This book explores the ways in which Ayurveda, the oldest medical tradition of the Indian subcontinent, was transformed from a composite of 'ancient' medical knowledge into a 'modern' medical system, suited to the demands posed by apparatuses of health developed in late colonial India.
Rachel Berger is Associate Professor of Modern South Asian History at Concordia University, Canada.Inhalt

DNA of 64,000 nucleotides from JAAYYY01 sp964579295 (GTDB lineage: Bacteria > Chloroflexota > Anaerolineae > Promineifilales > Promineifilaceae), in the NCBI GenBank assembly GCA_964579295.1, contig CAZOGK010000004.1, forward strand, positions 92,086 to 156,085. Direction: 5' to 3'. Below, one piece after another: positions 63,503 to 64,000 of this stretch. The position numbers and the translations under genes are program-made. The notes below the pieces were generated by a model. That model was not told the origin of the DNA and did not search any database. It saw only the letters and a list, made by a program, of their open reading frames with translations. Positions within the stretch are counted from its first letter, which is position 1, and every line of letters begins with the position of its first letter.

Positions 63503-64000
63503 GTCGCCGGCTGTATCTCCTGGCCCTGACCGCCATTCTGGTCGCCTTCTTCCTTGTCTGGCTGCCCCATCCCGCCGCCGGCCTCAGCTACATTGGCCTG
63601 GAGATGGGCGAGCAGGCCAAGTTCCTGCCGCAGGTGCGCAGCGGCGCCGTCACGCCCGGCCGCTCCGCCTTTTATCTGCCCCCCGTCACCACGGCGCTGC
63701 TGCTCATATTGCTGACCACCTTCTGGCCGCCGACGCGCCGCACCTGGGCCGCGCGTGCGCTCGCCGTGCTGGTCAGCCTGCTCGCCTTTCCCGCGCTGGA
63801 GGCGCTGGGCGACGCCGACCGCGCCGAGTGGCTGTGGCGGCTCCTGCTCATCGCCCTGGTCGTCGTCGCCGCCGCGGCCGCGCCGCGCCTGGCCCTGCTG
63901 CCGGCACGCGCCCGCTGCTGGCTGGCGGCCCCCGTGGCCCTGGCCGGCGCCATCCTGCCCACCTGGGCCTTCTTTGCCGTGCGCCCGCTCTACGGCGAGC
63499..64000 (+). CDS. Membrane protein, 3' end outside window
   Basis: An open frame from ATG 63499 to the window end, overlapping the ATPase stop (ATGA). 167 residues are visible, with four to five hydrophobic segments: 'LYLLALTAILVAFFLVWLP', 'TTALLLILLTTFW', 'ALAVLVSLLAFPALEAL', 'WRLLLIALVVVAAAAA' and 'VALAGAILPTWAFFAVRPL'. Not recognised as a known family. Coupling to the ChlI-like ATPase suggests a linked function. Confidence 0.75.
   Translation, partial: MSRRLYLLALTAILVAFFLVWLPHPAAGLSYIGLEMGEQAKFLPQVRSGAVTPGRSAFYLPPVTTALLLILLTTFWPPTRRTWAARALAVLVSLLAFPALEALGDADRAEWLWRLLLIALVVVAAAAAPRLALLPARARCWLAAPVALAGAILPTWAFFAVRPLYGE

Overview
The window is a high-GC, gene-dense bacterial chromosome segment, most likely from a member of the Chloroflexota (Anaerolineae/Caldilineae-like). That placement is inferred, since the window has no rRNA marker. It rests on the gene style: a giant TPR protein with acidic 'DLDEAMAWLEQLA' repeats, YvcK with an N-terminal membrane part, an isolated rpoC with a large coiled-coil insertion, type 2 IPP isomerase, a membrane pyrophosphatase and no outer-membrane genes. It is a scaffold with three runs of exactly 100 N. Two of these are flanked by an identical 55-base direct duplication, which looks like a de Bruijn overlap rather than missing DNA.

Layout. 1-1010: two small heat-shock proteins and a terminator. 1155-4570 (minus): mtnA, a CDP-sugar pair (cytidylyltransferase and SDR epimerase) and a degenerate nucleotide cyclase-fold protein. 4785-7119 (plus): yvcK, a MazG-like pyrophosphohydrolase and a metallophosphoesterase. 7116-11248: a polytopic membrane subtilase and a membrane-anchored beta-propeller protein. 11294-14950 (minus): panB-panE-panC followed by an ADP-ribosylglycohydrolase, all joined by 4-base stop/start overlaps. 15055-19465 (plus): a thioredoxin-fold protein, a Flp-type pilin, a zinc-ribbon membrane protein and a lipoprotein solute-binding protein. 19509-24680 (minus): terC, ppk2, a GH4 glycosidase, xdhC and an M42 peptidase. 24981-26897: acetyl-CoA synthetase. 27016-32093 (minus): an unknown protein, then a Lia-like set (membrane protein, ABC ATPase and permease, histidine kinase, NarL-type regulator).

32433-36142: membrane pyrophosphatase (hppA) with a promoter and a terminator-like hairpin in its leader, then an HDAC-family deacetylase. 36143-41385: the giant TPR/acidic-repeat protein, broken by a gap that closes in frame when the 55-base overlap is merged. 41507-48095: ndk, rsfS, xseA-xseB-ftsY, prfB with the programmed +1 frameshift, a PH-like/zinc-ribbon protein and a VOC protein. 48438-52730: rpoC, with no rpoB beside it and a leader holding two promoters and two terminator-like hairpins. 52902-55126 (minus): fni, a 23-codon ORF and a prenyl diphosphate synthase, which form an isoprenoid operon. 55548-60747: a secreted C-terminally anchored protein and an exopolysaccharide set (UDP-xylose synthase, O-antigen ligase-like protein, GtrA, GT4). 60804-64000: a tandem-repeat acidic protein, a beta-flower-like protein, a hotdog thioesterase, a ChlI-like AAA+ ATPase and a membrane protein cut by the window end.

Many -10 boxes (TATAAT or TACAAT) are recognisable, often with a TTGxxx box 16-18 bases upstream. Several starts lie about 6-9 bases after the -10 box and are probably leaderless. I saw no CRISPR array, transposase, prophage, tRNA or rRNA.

Preface and Acknowledgements Introduction: Ayurveda in Motion 1. Historicising Ayurveda: Genealogies of the Biomoral 2. Situating Ayurveda in Modernity, 1900-1919 3. Embodying Consumption: Representing Indigeneity in Popular Culture, 1910-1940 4. Ayurveda's Dyarchic Moment, 1920-1935 5. Planning through Development: Institutions, Population, and the Limits of Belonging 6. Reframing Indigeneity: Ayurveda, Independence and the Health of the Future Conclusion: Ayurveda's Indian Modernities Bibliography